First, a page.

After the price slide of the previous week, the gold price continues to gain ground and is up by 0.1 per cent to 1,420 dollars per troy ounce at the hour.
Siemens Healthineers with slowed growth
At the medical technology group Siemens Healthineers, problems in the diagnostics business continued in the third quarter. The high start-up costs for the new Atellica laboratory system slowed growth. Adjusted operating profit (EBIT) increased slightly by 3 per cent to EUR 543 million. This was slightly below analysts’ expectations. The much-noticed adjusted operating margin fell by 0.8 percentage points to 15.2 per cent. This is where the problems with Atellica came through. Sales rose by 8 per cent to just under 3.6 billion euros, driven by sound business with imaging diagnostics. Profit rose by one fifth to 353 million euros.
For stock market newcomer Traton things are going really well
The Volkswagen commercial vehicle subsidiary Traton, which went public a month ago, grew strongly in the first half of the year. Due to good business with trucks and buses in Europe and Brazil, sales climbed by seven per cent to 13.5 billion euros, as the group with the MAN and Scania brands announced on Monday in Munich. Excluding the sale of a part of the company, the figure was even ten per cent.
The operating result increased by 25 per cent to 1.1 billion euros. The return on sales thus rose to 7.9 per cent from 6.8 per cent a year ago. “For the rest of the year, we remain confident despite the further deterioration in economic indicators and are reaffirming our annual targets,” explained CFO Christian Schulz.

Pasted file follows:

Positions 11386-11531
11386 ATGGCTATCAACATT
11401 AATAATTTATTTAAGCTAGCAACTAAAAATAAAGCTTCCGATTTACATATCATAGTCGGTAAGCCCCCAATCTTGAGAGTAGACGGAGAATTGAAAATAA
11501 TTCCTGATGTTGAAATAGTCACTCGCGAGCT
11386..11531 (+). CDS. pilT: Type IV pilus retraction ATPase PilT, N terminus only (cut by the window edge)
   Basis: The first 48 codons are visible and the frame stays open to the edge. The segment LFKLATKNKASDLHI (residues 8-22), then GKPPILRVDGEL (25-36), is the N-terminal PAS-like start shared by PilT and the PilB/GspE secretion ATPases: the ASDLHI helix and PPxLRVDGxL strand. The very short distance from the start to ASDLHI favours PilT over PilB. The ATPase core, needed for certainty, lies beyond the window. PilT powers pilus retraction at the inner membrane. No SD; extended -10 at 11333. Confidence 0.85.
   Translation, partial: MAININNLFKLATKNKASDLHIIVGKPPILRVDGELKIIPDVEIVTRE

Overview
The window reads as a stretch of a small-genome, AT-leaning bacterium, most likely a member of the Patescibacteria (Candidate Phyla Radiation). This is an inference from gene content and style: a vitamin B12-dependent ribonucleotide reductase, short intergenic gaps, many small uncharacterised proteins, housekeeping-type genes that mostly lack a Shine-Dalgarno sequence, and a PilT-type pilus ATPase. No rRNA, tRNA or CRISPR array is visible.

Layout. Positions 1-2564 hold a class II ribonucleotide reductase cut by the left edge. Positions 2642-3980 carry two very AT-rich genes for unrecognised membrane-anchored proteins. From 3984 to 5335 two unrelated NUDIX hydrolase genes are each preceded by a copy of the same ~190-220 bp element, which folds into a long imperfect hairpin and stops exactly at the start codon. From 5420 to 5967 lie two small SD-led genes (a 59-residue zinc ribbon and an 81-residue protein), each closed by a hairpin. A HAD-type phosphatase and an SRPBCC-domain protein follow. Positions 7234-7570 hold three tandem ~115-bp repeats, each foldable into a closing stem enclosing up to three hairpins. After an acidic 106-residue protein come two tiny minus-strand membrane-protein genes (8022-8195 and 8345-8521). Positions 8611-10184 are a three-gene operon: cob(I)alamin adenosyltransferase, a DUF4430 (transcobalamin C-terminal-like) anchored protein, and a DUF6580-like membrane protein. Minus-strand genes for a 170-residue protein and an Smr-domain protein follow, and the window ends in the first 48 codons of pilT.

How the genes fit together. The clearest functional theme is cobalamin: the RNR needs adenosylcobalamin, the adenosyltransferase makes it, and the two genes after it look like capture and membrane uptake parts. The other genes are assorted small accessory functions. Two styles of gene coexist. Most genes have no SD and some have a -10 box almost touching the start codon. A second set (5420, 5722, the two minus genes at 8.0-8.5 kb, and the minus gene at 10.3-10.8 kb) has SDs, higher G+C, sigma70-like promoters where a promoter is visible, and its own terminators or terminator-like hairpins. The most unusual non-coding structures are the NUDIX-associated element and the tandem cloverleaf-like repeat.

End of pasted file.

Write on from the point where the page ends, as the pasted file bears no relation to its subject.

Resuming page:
Price war shrinks Ryanair’s profit
The Brexit confusion and a fierce price war in Germany have caused Europe’s largest low-cost airline Ryanair to suffer a slump in profits in the first quarter. And there’s probably no improvement in sight at the moment.
In the months from April to June, the Irish company earned 243 million euros, 21 per cent less than a year earlier. The number of passengers and turnover each increased by eleven per cent. However, this was only possible because Ryanair reduced ticket prices by an average of six per cent. The decline was offset by additional revenues, for example for seats available as desired.
However, increased costs for fuel, airport taxes and personnel were a drain on profits. In particular, the continually growing range of low-cost flights in Germany makes it increasingly difficult for providers to increase profits. The flight ban on Boeing’s medium-range 737 MAX jet, the delivery of which is expected to be significantly delayed, will also cause Easyjet’s rival some problems.